Newport school highlights child safety risk from new housing plans

PUBLISHED: 16:14 13 September 2013 | UPDATED: 16:17 13 September 2013

Newport Free Grammar School

Newport Free Grammar School

Archant

LEADERS at Newport Free Grammar School have written to Uttlesford’s planning committee to stress the need for extra safety measures – if new development is approved on land next to the site.

The committee is due to discuss two outline applications at its next meeting – one for the development of a new care village and five houses on land at Bury Water Lane and Whiteditch Lane; the other for 84 homes on land to the north of Bury Water Lane.

The school is split in two by Bury Water Lane, linked by a zebra crossing and with speed restrictions in place. Pupils have to cross the road several times throughout the day.

Ofsted has identified the highways safety concerns while a report from consultancy firm WSP Ltd, commissioned by the school, concludes that the impact of the proposed developments will exacerbate the problem.

In a joint letter written to planning committee chairman Cllr Jackie Cheetham, the headteacher and chair of governors stress the “major implications” for the safety of the school’s 1,000 students if the applications are approved.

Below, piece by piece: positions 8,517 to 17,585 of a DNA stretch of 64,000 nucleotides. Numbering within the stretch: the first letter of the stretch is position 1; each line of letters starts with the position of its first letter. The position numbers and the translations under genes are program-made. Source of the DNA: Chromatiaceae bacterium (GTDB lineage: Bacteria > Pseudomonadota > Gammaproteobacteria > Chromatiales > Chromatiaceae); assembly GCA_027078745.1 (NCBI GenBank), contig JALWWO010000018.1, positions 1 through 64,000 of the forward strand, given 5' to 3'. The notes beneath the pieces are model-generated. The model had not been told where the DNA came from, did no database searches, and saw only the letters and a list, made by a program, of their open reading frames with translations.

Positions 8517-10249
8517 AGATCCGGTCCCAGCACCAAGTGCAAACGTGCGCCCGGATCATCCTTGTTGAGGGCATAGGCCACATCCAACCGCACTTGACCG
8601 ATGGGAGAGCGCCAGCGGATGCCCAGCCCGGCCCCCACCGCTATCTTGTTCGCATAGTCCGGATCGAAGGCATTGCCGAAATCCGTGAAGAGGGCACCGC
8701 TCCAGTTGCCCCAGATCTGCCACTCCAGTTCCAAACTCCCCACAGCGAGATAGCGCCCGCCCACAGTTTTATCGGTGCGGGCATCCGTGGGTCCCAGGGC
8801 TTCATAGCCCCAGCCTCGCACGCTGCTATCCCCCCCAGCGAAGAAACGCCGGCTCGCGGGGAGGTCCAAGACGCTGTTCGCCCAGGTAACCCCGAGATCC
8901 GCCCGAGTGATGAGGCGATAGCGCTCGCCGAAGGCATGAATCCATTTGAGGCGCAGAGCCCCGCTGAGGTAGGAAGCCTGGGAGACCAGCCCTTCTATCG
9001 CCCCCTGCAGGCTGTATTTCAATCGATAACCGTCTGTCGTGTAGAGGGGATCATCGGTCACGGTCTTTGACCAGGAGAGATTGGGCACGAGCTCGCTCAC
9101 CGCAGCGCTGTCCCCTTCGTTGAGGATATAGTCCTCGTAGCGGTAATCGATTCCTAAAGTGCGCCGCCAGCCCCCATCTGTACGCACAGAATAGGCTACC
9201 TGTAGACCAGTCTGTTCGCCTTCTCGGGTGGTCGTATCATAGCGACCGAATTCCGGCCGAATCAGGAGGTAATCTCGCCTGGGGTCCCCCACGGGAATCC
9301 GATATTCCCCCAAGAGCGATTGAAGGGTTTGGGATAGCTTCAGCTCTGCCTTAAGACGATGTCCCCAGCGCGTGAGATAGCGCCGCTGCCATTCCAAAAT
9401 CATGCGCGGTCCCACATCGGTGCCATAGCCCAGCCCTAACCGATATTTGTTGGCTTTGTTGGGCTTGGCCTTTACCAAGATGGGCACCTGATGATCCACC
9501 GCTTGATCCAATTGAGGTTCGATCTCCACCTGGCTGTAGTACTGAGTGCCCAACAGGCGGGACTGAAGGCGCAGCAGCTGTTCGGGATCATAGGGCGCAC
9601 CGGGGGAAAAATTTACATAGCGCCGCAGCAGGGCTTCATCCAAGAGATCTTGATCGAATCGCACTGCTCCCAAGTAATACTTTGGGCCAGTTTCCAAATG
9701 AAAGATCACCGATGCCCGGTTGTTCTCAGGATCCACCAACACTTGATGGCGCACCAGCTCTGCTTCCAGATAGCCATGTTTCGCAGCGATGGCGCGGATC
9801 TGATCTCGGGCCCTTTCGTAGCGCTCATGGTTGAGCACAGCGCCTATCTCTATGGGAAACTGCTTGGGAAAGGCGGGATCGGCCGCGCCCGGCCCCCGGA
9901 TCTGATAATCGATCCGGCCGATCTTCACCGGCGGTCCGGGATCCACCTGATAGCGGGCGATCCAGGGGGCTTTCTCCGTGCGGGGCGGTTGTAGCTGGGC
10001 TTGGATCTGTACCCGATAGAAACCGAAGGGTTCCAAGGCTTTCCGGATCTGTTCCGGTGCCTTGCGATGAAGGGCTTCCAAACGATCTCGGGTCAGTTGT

And they’ve called on Cllr Cheetham and her colleagues to “protect Uttlesford’s young people” by ensuring road safety measures will be put in place before any development goes ahead.

Headteacher Gordon Farquhar said: “It is not for the school to take a view for or against further housing in Newport – but we must ensure the safety of our 1,000 students.

“Ofsted has already highlighted the risks we need to manage with our students having to cross Bury Water Labe several times a day between different parts of our site. If we are to have more traffic generated from new development the council must insist that extra safety measures are put in place first.”

The school has said it is ready to cooperate “in any way possible” to assist in the necessary highways and safety improvements. But it has stressed the financial and other responsibilities in carrying out the improvements “should rest squarely with the promoters and developers of the housing”.

Chair of governors Paul Gray said: “We were astonished earlier this year when the council inexplicably rescinded its original guidance that extra measures would be essential if land near the school was developed.

“If they now decide to approve these applications we call on them to see sense and require those who will profit from the development to implement the measures to protect Uttlesford’s young people that the council specified in the first place.”

The two applications – UTT/13/1817/OP and UTT/13/1769/OP – have received a wealth of objections from residents. They are up for discussion by the planning committee on Wednesday September 25 at UDC’s headquarters on London Road, Saffron Walden.

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